A competition to revitalize a 1.5-mile-long elevated railway in Buffalo, New York, has ended with five winners, and all five proposals will be combined to shape an RFP aimed at breathing new life into the abandoned rail corridor. The Western New York Land Conservancy launched the Reimagining the DL&W Corridor: International Design Ideas Competition in November of 2018 to revive an abandoned stretch of the Delaware, Lackawanna and Western (DL&W) railway that runs from Canalside to the Solar City plant. Much like the High Line or the proposed QueensWay in the southern half of the state, the DL&W railway will be turned into an elevated park that will unite formerly-industrial neighborhoods with a continuous rewilded landscape. “Reclaiming Hill & Del” from the New York City–based Mathews Nielsen Landscape Architects (MNLA) took first prize. Their ambitious proposal turns the corridor into an all-season multimodal path to the Buffalo River, using the varied topography of the ridge to add excitement to the routes. Native plants would be used to return the path to a state of nature. “The Dell, The Link & The Wanderer (DLW),” a collaboration between Marvel Architects, BuroHappold, horticulturalist and landscape architect Patrick Cullina, and graphic and placemaking studio NOWHERE Office took second place. The DLW would divide the railway into several distinct ecologies while threading through the neighborhoods. The Dell portion would bring secluded, wooded areas to the former rail line; the Link is where the new park would integrate with existing streets at grade; and visitors can Wander through meandering paths along the water’s edge. Third place was split between two proposals, “The Loop Line” and “Railn.” The Loop Line comes courtesy of the Brooklyn-based OSA, which wanted to turn the railway from a “barrier” to a “linear urban organizer” that capitalizes on investment along the Buffalo River. Unlike the other projects, The Loop Line was conceived as “seasonally inverted,” showcasing the majesty of Buffalo’s winters (even if they are buried in snow).   Railn was conceived of by a team of six graduate landscape architecture students from Beijing Forestry University. The project would overlay different axes, including transportation, quality of life, and economic improvements over the railway to create an inclusive, multimodal park. Finally, the community choice award went to Matt Renkas, a SUNY Environmental Science and Forestry grad and Buffalo resident, for his “The Del” proposal. The Del would integrate the industrial remnants along the new park into the landscape and include scrap steel sculptures of animals representing Haudenosaunee clans would dot the DL&W Corridor. The Del would also include several earthwork theaters and staging areas for performances and art shows. With the ideas competition complete, the Land Conservancy will launch a Request For Proposals for conceptual and schematic designs later this summer, integrating ideas from all of the submissions they received, not just the winners.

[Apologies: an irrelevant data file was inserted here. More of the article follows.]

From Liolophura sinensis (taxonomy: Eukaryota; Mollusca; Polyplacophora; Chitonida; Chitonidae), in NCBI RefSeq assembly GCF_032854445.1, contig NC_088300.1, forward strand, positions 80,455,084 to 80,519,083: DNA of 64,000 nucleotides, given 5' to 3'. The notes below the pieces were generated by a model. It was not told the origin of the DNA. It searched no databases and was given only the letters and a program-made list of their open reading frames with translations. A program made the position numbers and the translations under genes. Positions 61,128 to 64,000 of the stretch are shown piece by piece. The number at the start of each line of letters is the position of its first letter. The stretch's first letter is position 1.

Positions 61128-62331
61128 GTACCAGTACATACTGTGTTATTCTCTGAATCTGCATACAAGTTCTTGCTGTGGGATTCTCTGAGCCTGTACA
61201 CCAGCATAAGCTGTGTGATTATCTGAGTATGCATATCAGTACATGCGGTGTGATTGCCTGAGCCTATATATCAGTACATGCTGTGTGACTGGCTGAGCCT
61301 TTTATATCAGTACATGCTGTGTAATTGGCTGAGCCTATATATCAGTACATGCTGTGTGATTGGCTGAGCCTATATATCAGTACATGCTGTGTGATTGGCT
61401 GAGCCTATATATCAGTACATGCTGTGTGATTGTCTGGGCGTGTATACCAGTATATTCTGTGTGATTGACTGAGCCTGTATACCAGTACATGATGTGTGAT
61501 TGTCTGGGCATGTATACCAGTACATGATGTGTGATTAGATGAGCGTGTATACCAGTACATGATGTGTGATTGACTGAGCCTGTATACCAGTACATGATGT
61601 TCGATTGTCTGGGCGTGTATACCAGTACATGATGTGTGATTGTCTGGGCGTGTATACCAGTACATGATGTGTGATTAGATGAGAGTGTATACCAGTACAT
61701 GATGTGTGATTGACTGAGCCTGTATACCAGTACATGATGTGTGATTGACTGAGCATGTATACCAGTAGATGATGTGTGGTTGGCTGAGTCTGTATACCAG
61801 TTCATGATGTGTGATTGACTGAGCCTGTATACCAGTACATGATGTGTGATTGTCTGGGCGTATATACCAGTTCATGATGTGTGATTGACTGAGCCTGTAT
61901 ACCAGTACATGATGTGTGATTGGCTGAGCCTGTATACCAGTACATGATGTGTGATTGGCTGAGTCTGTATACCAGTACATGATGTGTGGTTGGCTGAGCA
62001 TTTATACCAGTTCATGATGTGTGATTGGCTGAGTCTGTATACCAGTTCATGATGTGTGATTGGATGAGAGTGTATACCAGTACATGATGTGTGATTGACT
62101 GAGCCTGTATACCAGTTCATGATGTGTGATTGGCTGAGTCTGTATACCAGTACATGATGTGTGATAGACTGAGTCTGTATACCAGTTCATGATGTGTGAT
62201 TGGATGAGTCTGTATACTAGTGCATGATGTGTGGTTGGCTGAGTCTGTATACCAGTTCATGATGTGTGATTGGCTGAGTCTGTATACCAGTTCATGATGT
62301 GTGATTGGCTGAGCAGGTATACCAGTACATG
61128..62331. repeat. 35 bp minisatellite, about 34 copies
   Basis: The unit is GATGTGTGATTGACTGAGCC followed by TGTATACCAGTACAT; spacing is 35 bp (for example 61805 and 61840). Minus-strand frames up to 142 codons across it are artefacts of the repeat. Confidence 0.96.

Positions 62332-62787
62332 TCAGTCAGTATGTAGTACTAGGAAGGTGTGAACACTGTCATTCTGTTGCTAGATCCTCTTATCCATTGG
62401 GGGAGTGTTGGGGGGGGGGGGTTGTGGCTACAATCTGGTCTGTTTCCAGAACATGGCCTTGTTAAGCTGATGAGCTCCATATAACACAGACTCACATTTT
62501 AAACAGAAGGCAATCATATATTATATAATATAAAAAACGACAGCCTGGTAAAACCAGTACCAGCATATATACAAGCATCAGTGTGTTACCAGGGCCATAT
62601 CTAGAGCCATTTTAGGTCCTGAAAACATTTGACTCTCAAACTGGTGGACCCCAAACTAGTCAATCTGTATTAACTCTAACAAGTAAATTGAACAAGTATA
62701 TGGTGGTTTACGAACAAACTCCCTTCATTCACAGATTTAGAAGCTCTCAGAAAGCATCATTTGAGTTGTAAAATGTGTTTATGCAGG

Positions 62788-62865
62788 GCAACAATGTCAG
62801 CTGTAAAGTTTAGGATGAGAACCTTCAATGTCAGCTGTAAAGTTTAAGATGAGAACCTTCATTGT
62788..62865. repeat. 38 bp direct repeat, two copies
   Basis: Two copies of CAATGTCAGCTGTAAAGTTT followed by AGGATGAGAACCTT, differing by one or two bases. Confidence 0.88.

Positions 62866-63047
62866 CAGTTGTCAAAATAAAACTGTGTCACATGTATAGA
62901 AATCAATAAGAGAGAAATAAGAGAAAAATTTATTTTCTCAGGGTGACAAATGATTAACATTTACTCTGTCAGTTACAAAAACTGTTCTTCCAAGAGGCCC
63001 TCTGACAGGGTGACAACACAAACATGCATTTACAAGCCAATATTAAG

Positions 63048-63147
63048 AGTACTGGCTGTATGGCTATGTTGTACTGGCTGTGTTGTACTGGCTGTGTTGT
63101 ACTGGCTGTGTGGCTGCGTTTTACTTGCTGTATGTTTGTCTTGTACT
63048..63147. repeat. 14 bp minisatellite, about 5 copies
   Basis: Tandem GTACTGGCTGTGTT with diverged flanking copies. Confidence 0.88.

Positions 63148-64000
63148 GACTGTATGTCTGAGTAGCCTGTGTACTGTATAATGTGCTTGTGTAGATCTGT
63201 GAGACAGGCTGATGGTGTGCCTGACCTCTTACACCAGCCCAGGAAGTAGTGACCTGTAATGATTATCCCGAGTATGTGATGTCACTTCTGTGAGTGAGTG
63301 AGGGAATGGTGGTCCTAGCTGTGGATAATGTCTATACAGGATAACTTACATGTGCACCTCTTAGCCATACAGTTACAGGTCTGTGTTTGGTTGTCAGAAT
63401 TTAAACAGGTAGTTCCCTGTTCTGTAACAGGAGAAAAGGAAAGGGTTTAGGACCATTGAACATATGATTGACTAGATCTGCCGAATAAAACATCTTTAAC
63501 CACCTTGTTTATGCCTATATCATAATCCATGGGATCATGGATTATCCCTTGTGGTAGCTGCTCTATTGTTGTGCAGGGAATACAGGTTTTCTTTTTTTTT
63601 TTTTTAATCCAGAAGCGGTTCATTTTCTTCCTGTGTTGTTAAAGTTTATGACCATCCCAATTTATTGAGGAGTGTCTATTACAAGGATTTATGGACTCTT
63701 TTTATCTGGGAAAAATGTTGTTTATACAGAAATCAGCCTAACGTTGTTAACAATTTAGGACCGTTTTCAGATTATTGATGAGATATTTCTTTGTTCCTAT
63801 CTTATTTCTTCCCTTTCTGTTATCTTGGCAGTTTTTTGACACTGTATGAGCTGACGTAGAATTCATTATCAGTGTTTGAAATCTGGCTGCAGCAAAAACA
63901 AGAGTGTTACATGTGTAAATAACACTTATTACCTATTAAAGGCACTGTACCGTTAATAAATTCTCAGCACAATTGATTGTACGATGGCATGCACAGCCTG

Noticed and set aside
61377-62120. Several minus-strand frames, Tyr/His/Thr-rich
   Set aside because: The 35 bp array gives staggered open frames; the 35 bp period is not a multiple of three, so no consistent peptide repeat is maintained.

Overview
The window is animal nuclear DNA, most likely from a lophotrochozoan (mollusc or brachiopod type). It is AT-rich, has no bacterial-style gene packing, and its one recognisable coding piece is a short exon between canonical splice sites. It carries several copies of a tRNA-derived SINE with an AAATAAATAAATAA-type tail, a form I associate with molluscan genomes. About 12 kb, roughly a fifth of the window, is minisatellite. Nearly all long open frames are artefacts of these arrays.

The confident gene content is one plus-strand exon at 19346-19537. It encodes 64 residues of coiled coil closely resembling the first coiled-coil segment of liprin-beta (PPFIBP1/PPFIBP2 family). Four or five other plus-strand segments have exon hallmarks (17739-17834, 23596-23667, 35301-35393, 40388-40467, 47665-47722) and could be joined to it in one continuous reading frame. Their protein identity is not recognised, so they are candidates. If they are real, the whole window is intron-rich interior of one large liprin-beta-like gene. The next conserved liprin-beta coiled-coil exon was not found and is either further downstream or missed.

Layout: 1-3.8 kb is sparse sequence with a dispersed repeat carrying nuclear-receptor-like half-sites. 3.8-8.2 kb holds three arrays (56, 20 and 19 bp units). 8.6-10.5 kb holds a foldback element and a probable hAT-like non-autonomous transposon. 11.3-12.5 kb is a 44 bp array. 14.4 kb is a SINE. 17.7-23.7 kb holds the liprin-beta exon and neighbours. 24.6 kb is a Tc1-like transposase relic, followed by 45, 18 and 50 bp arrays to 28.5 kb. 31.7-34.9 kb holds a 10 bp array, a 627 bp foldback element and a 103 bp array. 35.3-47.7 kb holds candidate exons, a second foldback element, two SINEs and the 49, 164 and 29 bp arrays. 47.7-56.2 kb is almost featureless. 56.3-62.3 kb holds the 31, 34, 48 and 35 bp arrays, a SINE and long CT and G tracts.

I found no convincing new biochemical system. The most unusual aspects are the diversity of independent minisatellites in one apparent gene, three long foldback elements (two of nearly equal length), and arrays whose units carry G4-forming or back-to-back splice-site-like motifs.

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At The Top

Deborah Marton named Van Alen Institute’s new executive director
After former executive director of the New York nonprofit Van Alen Institute, David van der Leer, announced that he was stepping down in October of last year, the hunt to find a replacement leader for the 125-year-old institution was on. Now, Deborah Marton, currently the executive director of the nonprofit New York Restoration Project (NYRP), has been tapped to lead Van Alen. Marton’s experience in advocating for open space in the built environment, whether it be as the former executive director of the Design Trust for Public Space, her five years as director of the NYRP, or her position on the board of the Landscape Architecture Foundation, seems to be in natural alignment with Van Alen’s mission. “Deborah brings extensive experience to Van Alen in successfully mobilizing professionals across various sectors—architecture, urban design, ecology, public health—to take an interdisciplinary approach that effects positive change, particularly among underserved communities. Her passionate, innovative and collaborative leadership in addressing complex issues will be invaluable in executing the single largest program in our history being launched this fall," said Van Alen board of trustees chair Jared Della Valle in a press release. “Van Alen Institute stands alone in its ability to render visible the complex systems that govern our physical environment,” wrote Marton, “effectively bridging the gap between pure knowledge and built form. I am privileged to be joining Van Alen’s outstanding team and look forward to building on the organization’s 125-year history as a leading voice in unearthing unconventional solutions to our most significant social, ecological and cultural challenges.”